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I am working as Lead at a client site. I have a team member who reports to me. He is from a contractor from our company vendor. I consider him a good team member:

  • He has good technical knowledge and he is ideal candidate for the role. The interview panel liked him from the start.
  • He meets all my (and project) expectations.
  • He takes good care of the project; he professionally escalates if he has any concern or problem.
  • His attitude is professional and he took the extra mile many times when this was required for the project.
  • His behavior and communication are professional. He never breaks or misuses my trust.

However, a couple of weeks after he joined I asked about his visa status when I met him informally. He said it was approved.

Recently he approached me and asked my help for a client letter to address a query on his visa processing. I am in a position to arrange that letter from the client for him. He apologized for conveying wrong information earlier. And he explained to me that he was thinking that I am asking about his extension which is approved. And also he thought that the vendor might have updated all the information.

The below are some facts about the incident

  • Initially he told that his Visa status is approved, it is with current employer and it is valid till 2016.
  • He is now saying he got RFE on his Visa and request for client letter.
  • Based on the process flow published in USCIS website(https://egov.uscis.gov/cris/Dashboard/CaseStatus.do) there is no chance to get RFE after H1B Visa got approved.
  • I am also living in USA on H1B VISA. And I have decent knowledge about H1B process. As per me USCIS never issues H1B after approving H1B.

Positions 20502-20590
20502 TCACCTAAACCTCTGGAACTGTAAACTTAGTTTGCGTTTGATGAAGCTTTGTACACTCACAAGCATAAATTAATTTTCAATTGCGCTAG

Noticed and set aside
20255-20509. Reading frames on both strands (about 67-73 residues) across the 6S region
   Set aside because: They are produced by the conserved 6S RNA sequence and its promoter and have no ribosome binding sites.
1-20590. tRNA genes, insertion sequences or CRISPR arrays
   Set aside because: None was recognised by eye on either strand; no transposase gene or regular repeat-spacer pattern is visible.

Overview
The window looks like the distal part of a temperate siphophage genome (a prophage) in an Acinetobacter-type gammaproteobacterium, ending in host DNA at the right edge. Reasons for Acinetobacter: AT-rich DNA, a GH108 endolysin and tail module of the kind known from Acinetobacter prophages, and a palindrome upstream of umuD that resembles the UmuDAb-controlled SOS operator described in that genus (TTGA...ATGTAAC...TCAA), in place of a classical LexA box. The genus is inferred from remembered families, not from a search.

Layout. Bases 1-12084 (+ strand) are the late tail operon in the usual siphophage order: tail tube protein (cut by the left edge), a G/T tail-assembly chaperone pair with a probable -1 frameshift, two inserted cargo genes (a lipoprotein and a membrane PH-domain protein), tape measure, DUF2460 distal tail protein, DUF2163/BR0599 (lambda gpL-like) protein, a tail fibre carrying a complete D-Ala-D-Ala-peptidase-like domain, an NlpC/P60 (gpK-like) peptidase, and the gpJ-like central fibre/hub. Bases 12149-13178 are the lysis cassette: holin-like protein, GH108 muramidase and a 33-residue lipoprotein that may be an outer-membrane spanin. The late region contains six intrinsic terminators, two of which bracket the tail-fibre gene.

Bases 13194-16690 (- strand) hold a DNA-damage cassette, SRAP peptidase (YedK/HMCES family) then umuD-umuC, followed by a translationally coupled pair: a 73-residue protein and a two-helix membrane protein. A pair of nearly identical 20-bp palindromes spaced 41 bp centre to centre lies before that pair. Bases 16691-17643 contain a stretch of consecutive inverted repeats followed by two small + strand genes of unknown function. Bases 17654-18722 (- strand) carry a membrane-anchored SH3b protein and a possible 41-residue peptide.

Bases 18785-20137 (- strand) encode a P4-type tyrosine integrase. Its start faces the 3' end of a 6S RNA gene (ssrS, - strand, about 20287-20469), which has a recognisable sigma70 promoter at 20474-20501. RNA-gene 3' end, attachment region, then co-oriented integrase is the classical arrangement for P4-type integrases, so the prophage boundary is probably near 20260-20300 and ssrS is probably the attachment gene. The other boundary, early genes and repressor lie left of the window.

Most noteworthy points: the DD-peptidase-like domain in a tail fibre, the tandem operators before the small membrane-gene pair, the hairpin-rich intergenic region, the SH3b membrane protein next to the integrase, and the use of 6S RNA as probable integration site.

• When I raise this question he says that his extension was approved and the transfer of VISA to current employer is still in process. And apologized not clear on this for first time

Based on that I think he is lied to me. But I don’t know now how to react to his request.If he has lied I am not sure under what circumstances he lied to me.

Do I address his request and issue the letter or not?If he has lied how can I trust him further? I am unable to decide right course of action at this juncture. Hence my question would be

What is the reasonable course of action I should go for?

closed as off-topic by Jim G., The Wandering Dev Manager, Dawny33, gnat, HorusKol Feb 1 '16 at 0:01

This question appears to be off-topic. The users who voted to close gave this specific reason:

  • "Questions asking for advice on what to do are not practical answerable questions (e.g. "what job should I take?", or "what skills should I learn?"). Questions should get answers explaining why and how to make a decision, not advice on what to do. For more information, click here." – Jim G., The Wandering Dev Manager, Dawny33, gnat, HorusKol
If this question can be reworded to fit the rules in the help center, please edit the question.

  • 4
    Why do you believe he lied? I've been doing the work VISA dance for half my life, and it still confuses me from time to time. – HopelessN00b Apr 18 '14 at 2:55
  • @HopelessN00b, USCIS doesn't issue RFE on approved visas. He has first said approved and then said it is on RFE and needs client letter for that. – Babu Apr 18 '14 at 3:11
  • Doesn't responsibility for his visa fall under the vendor's (his actual employer) purview? – Rus925 Apr 18 '14 at 3:17
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    @Rus925, Yes it is his actual employers responsibility.But he needs client letter to address RFE hence he asked my help. – Babu Apr 18 '14 at 3:32